SILVER NANOWIRES TO REPLACE INDIUM TIN OXIDE ELECTRODES

SILVER NANOWIRES TO REPLACE INDIUM TIN OXIDE ELECTRODES

9:55 PM, 23rd November 2011
SILVER NANOWIRES TO REPLACE INDIUM TIN OXIDE ELECTRODES
silver nanowire network

LOS ANGELES, UNITED STATES: The indium tin oxide (ITO) transparent electrodes used in many electronic devices have huge demand in the market with increasing price.  Scientists have been searching for a less costly and more dynamic alternative, particularly for use in future flexible electronics. Besides high price, ITO has several drawbacks. It's brittle, making it impractical for use in flexible displays and solar cells, and there is a lack of availability of indium, which is found primarily in Asia. Further, the production of ITO films is relatively inefficient.

Now, researchers at UCLA reported in the journal ACS Nano that they have developed silver nanowires in combination with other nanomaterials which are flexible and highly conductive and overcome the limitations associated with ITO.The complications with silver nanowires are to fuse crossed AgNWs to achieve low resistance and good substrate adhesion.

The team of researchers represents a collaboration between the department of materials science and engineering at the UCLA Henry Samueli School of Engineering and Applied Science; the department of chemistry and biochemistry in the UCLA College of Letters and Science; and the California NanoSystems Institute (CNSI) at UCLA.The team is led by Yang Yang, a professor of materials science and engineering, UCLA and Paul Weiss, director of the CNSI and a professor of materials science and engineering and of chemistry and biochemistry.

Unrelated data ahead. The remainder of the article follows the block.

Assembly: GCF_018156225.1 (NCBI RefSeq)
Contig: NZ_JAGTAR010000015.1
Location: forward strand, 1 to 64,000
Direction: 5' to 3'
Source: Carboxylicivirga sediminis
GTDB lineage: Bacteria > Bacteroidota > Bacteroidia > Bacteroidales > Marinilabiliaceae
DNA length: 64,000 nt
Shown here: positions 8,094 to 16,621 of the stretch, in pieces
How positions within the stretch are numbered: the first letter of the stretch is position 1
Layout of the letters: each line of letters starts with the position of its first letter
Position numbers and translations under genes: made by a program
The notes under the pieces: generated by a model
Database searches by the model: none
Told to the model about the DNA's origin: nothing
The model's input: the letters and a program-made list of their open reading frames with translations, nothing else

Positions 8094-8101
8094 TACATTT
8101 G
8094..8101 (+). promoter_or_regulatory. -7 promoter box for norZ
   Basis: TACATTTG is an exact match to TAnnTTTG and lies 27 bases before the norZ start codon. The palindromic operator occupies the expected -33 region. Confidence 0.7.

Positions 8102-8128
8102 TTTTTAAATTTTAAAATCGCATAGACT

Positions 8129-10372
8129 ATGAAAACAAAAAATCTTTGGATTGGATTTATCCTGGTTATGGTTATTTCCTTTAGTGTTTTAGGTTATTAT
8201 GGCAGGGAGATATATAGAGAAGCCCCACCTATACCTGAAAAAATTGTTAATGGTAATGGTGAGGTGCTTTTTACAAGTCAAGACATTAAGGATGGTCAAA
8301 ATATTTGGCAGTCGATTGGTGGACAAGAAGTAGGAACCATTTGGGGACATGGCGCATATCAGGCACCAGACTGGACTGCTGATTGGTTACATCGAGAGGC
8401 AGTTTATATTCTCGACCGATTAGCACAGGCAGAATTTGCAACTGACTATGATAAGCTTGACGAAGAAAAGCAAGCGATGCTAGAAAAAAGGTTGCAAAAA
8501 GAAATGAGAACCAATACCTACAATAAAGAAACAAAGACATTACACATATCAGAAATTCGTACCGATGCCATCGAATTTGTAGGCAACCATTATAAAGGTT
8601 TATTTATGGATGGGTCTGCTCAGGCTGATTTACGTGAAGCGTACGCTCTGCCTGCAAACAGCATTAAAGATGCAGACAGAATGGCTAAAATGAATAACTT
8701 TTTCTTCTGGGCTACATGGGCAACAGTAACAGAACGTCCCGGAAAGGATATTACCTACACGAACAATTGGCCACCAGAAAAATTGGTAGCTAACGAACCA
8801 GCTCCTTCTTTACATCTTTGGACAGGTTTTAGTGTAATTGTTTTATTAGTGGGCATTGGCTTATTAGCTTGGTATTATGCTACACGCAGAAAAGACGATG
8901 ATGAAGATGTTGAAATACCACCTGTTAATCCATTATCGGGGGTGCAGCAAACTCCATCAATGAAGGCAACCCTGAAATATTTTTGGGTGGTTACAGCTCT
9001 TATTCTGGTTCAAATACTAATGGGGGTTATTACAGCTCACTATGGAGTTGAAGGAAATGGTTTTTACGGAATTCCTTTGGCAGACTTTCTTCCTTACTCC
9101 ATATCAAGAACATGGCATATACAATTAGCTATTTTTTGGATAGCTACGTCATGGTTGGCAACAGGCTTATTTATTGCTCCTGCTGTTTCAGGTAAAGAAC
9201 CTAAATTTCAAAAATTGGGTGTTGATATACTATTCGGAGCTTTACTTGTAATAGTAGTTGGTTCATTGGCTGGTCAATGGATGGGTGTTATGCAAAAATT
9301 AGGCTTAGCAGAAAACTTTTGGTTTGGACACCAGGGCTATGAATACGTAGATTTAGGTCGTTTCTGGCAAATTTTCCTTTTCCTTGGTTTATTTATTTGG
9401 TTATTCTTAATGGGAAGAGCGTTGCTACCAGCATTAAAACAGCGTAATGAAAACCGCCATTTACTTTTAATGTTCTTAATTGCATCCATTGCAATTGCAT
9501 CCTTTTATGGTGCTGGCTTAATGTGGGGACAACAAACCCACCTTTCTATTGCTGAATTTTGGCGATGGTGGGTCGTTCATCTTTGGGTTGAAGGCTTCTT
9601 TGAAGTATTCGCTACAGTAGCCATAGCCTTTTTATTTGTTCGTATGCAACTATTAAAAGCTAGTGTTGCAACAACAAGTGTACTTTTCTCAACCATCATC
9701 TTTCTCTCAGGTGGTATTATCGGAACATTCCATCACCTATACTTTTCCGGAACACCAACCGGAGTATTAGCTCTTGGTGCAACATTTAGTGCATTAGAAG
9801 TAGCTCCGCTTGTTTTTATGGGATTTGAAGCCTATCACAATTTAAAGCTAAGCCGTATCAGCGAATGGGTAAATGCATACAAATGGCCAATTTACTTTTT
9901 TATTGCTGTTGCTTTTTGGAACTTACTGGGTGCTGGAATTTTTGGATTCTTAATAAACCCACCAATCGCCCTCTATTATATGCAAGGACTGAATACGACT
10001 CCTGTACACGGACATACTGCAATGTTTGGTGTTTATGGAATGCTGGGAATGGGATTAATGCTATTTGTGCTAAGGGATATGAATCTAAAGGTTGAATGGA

"In this work, we demonstrate a simple and effective solution method to achieve highly conductive AgNW composite films with excellent optical transparency and mechanical properties," said Yang. Scientists can easily spray a surface with the nanowires to make a transparent mat, but the challenge is to make the silver nanowires adhere to the surface more securely without the use of extreme temperatures (200° C) or high pressures, steps that make the nanomaterials less compatible with the sensitive organic materials typically used to make flexible electronics.To meet this challenge, Rui Zhu, the paper's first author, developed a low-temperature method to make high-performance transparent electrodes from silver nanowires using spray coating of a unique combination of nanomaterials.

First, researchers sprayed a solution of commercially available silver nanowires onto a surface. They then treated the nanowires with a solution of titanium dioxide nanoparticles to create a hybrid film. As the film dries, capillary forces pull the nanowires together, improving the film's conductivity. The scientists then coated the film with a layer of conductive polymer to increase the wires' adhesion to the surface.

 

The AgNW composite meshes are highly conductive, with excellent optical transparency and mechanical properties. The research team also built solar cells using the new electrodes and found that their performance was comparable to that of solar cells made with indium tin oxide.

© University of California Los Angeles

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